Bryan Caplan  

IGM on High-Skilled Immigration

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The IGM Forum reacts to:
The average US citizen would be better off if a larger number of highly educated foreign workers were legally allowed to immigrate to the US each year.
The result is very lop-sided agreement:
igm.jpg

The award for the strangest answer goes to Caroline Hoxby, who is maximally confident (10/10) that the answer is "uncertain."

Hopefully the IGM will address low-skilled immigration soon, and evaluate the average effects on humanity as well as the average effects on U.S. citizens.

Update: Adam Ozimek critiques the IGM's agnostic dissidents.



COMMENTS (4 to date)
ajb writes:

What's next? Regressive taxes on U.S. citizens evaluated by their benefits for the average world citizen? Let's just charge a head tax in the U.S. to fund a helicopter drop in Africa and Latin America. I'd prefer that to more low skilled immigration. The former at least doesn't shift the marginal voter.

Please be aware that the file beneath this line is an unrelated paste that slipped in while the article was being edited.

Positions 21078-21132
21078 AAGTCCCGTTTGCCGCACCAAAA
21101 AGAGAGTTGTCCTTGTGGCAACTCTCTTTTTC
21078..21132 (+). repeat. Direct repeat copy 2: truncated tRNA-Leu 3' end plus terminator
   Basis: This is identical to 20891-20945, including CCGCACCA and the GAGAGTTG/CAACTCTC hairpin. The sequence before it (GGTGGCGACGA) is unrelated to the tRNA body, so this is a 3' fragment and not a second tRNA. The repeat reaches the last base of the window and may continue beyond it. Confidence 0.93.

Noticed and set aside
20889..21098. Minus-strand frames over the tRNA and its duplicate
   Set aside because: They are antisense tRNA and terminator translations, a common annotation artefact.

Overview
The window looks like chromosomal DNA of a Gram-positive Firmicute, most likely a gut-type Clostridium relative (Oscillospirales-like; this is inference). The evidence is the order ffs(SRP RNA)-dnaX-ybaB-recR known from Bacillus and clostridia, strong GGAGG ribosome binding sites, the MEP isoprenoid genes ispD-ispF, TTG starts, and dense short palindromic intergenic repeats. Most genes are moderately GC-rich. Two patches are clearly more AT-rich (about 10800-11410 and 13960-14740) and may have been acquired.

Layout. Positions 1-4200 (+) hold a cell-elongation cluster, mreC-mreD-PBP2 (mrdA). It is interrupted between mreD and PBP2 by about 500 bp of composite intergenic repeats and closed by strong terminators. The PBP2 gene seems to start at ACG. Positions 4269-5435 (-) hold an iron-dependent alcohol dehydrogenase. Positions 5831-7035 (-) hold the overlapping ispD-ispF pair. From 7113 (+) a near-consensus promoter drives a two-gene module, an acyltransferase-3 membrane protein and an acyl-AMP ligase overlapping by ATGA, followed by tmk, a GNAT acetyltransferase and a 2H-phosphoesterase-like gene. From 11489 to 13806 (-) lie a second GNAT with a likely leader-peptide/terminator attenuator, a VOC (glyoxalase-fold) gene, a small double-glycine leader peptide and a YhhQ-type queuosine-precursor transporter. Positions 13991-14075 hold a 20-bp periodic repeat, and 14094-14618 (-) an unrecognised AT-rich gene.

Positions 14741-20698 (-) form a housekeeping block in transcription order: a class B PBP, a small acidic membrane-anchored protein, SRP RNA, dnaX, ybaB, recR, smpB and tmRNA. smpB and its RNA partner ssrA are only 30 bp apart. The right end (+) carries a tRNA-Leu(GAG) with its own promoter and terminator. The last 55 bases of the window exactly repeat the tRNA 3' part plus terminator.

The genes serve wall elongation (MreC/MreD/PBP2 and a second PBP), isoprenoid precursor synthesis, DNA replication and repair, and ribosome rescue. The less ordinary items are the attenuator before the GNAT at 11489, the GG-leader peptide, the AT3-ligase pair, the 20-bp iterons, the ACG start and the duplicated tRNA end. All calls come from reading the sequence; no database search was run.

I don't see anything 'strange' about Hoxby's answer, which was;

As a matter of economics,question does not have a simple answer.There are trade-offs.Canada's immigration suggests positive overall effects.

Robert Hall said the same thing.

Ghost of Christmas Past writes:
Hopefully the IGM will address low-skilled immigration soon, and evaluate the average effects on humanity as well as the average effects on U.S. citizens.

Short-run or long-run?

Consider the effects of forcibly redistributing all the wealth in the US proportionately to humanity at large until no American has more than the worldwide mean amount of wealth. Clearly in the short run the average effects on humanity would be positive.*

In the long run, though? I would predict a gigantic diminution of economic growth, because economic growth has not been based on population growth since the Industrial Revolution, but on technological progress.

Mass redistribution of capital from makers to takers, to which mass immigration of low-IQ people to advanced countries is analogous, would reduce economic growth for the whole world.

*Neither the total or average wealth in the world would increase, but the average human's personal wealth would increase, even though some people would suffer a diminution of wealth.

KLO writes:

Caroline Hoxby is also the only African-American or person of African descent to have voted. Perhaps she perceives the supposed benefits of immigration differently for that reason.

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